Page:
Takayasu arteritis (TAK) and giant cell arteritis (GCA) are diseases known to cause large-vessel vasculitis [9]. In TAK, vasculitic pain is experienced at the site of vasculitis, and stenosis and dilation of the vessels are observed on imaging. Both conditions have many similarities to G-CSF-induced vasculitis: elevated CPR in the blood test results, more frequent occurrence in middle-aged women, and higher prevalence in East Asia [3, 7]. As in G-CSF-induced vasculitis, inflammatory mediators (e.g. IL-6) and Th17 are known to be involved in the pathogenesis of TAK and GCA [10], and a similar genetic predisposition (e.g. Th17 pathway) may explain the high prevalence in East Asia. Moreover, there have been reports of G-CSF-induced vasculitis leading to aortic dissection [6], and of GCA being triggered by G-CSF administration [11], suggesting that G-CSF-induced large-vessel vasculitis may be caused by the same mechanism underlying TAK and GCA.

It has been reported that 15% of cases of non-traumatic SAH do not originate from an aneurysm (e.g. ruptured cerebral aneurysm), and that of these non-aneurysmal cases, two-thirds are due to perimesencephalic hemorrhage and one-third due to rare conditions including hemorrhage associated with inflammatory lesions of cerebral arteries, non-inflammatory lesions of intracerebral vessels, vascular lesions in the spinal cord, sickle cell disease, and the use of certain drugs [12]. In cases of inflammatory lesions of cerebral arteries, the possibilities of primary angiitis and angiitis secondary to autoimmune diseases (e.g. Behçet’s disease and polyarteritis nodosa) can be considered [13,14,15]. In the present case, the patient had no notable history of disease or injury other than breast cancer, and no cerebral aneurysm was detected on cerebral angiography, which together suggest that she had non-traumatic non-aneurysmal SAH. MRA images obtained several months after treatment for PEG-induced vasculitis showed improvement in the irregularities of the cerebral vessel wall, and no evidence of recurrence. Because the condition was reversible, the wall irregularities were unlikely to have been caused by underlying disease, so we considered it to be a case of G-CSF-induced vasculitis. Autoimmune vasculitis can be classified according to the size of the vessels affected (i.e. large-, medium- or small-vessel vasculitis) [16]. By contrast, G-CSF-induced vasculitis can cause vasculitis in vessels of any size [2].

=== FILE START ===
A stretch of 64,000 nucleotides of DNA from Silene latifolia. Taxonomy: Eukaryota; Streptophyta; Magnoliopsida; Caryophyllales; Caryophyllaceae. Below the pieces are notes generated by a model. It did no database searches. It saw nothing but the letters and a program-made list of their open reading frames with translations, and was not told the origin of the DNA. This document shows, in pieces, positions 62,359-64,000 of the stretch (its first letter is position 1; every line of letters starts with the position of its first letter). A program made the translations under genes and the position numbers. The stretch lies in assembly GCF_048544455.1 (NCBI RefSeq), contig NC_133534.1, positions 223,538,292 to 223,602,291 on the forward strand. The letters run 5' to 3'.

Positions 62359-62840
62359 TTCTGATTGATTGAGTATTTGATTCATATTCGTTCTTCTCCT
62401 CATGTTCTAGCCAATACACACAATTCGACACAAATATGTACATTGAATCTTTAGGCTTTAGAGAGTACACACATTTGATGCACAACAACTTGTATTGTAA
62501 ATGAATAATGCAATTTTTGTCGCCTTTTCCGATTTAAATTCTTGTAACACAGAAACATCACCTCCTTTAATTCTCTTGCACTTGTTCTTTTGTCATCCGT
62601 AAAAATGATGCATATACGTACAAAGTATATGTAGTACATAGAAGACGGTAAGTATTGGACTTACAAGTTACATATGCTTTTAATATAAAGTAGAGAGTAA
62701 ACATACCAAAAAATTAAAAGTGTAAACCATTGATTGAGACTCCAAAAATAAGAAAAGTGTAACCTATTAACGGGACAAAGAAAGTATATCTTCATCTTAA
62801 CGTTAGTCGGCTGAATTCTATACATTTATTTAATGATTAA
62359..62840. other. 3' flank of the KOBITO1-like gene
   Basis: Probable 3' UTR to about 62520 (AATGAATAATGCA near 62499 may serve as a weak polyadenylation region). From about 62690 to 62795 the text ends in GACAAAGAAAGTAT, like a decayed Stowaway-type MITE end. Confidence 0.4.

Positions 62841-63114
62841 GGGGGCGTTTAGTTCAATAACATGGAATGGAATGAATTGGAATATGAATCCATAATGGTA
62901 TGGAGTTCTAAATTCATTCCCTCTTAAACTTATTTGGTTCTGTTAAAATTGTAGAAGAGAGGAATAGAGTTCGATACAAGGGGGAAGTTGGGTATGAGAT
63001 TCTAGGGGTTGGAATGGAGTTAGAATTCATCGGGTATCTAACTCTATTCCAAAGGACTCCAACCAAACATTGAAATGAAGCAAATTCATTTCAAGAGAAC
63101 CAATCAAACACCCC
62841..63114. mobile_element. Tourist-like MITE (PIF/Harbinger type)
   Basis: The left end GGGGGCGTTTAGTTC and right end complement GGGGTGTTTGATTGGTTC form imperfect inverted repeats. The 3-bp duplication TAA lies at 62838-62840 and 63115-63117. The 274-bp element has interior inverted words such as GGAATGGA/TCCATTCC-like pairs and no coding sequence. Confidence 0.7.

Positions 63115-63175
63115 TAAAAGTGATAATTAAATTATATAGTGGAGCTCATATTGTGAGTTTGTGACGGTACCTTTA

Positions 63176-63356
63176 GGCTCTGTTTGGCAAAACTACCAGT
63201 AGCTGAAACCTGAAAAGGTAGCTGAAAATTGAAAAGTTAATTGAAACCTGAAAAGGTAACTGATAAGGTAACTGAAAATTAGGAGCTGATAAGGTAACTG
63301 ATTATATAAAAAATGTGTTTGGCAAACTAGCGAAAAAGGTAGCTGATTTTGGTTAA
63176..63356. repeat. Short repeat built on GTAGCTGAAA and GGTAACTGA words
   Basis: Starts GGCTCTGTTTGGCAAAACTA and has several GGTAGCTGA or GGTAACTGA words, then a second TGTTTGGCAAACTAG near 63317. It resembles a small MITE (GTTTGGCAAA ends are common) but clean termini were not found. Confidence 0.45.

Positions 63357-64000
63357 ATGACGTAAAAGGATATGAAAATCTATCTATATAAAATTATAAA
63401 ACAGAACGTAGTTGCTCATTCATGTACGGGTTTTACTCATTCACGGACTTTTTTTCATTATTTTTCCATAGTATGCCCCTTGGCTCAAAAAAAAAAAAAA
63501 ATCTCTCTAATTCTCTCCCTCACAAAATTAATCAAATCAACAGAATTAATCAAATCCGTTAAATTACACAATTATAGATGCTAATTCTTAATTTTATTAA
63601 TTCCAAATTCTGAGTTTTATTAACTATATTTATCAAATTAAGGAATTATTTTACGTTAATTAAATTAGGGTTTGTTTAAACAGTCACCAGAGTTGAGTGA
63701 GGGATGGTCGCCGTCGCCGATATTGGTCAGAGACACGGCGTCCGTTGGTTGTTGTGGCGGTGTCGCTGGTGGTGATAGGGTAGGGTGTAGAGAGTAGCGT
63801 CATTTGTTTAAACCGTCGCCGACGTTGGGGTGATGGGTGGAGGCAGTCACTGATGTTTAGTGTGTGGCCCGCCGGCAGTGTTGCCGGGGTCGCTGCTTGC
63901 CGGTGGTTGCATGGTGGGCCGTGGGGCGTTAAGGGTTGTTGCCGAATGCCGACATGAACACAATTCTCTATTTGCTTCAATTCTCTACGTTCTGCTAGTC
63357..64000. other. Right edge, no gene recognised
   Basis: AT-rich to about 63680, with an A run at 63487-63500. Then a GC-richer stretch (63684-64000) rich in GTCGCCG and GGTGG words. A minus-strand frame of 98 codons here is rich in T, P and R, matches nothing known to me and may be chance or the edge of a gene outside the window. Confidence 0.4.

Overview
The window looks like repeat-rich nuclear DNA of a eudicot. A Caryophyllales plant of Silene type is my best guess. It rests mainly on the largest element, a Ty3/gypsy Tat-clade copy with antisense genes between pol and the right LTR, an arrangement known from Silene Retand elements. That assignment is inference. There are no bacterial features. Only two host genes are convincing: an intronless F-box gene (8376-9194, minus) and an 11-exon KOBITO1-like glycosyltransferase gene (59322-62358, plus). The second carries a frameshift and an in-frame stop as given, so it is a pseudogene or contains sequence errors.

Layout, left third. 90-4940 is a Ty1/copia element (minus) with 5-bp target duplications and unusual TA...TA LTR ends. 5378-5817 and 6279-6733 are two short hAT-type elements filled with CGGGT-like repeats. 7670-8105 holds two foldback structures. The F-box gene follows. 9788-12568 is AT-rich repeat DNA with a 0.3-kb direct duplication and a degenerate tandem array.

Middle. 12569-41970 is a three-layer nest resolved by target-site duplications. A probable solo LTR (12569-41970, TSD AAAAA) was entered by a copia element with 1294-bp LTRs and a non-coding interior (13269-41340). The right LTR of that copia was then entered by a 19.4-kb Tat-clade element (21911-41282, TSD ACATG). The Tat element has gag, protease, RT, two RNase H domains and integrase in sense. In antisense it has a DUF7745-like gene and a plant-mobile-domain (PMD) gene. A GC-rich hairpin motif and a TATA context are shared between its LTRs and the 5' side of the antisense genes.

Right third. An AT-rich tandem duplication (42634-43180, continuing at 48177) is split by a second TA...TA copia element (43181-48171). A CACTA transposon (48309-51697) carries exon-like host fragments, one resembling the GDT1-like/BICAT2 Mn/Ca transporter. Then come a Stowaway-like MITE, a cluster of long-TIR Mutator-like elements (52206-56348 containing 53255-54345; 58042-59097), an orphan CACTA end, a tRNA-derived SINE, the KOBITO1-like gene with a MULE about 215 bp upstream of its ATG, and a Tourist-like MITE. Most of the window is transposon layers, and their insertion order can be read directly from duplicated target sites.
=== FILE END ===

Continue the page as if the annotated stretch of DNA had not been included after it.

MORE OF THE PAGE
Mechanisms suggested for development of non-aneurysmal SAH associated with vasculitis include small-vessel vasculitis as well as chronic hypoperfusion and hypoxia following cerebral vascular stenosis, leading to angiogenesis with formation of abnormal, and therefore rupture-prone, collateral vessels [17, 18]. In the present case, the localized nature of the SAH suggests that the hemorrhage originated from peripheral vessels of the posterior cerebral artery or from the neovascular vessels. In summary, PEG caused large-vessel vasculitis of the thoracoabdominal aorta and common carotid artery, which triggered small-vessel vasculitis in the brain, resulting in SAH as a complication.


Vasculitis associated with PEG is under-recognized in clinical practice; however, cases involving cerebrovascular vessels can be fatal, so clinicians should be alert to this possibility. Drug-induced vasculitis should be considered in patients experiencing persistent fever and elevated inflammatory response after PEG administration, and when infection has been excluded as a cause. In such cases, early diagnosis and therapeutic intervention may prevent serious complications.

Availability of data and materials

Not applicable.



Abdominal aorta


Doxorubicin plus cyclophosphamide


Alanine aminotransferase


Aortic arch


Aspartate aminotransferase


Common carotid artery


Computed tomography


Complement 3


Complement 4


C-reactive protein


Deoxyribonucleic acid




Febrile neutropenia


Granulocyte-colony stimulating factor


Giant cell arteritis






Magnetic resonance angiography


Magnetic resonance imaging


Myeloperoxidase–anti-neutrophil cytoplasmic antibody




Positron emission tomography




Serine proteinase 3–anti-neutrophil cytoplasmic antibody


Subarachnoid hemorrhage


Subclavian artery


Thoracic aorta


Takayasu arteritis




Docetaxel plus cyclophosphamide




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YS was the principal author who prepared, organized, and edited all aspects of the manuscript. NK supported the work of the principal author in writing and editing the manuscript. All authors discussed the results and contributed to the final manuscript. All authors read and approved the final manuscript.

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Correspondence to Nobuyoshi Kittaka.

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TN has received honoraria from Chugai Pharmaceutical, Eli Lilly, Pfizer, Novartis Pharma, AstraZeneca, and Daiichi Sankyo. The other authors have no conflict of interest to declare.

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Seto, Y., Kittaka, N., Taniguchi, A. et al. Pegfilgrastim-induced vasculitis of the subclavian and basilar artery complicated by subarachnoid hemorrhage in a breast cancer patient: a case report and review of the literature. surg case rep 8, 155 (2022).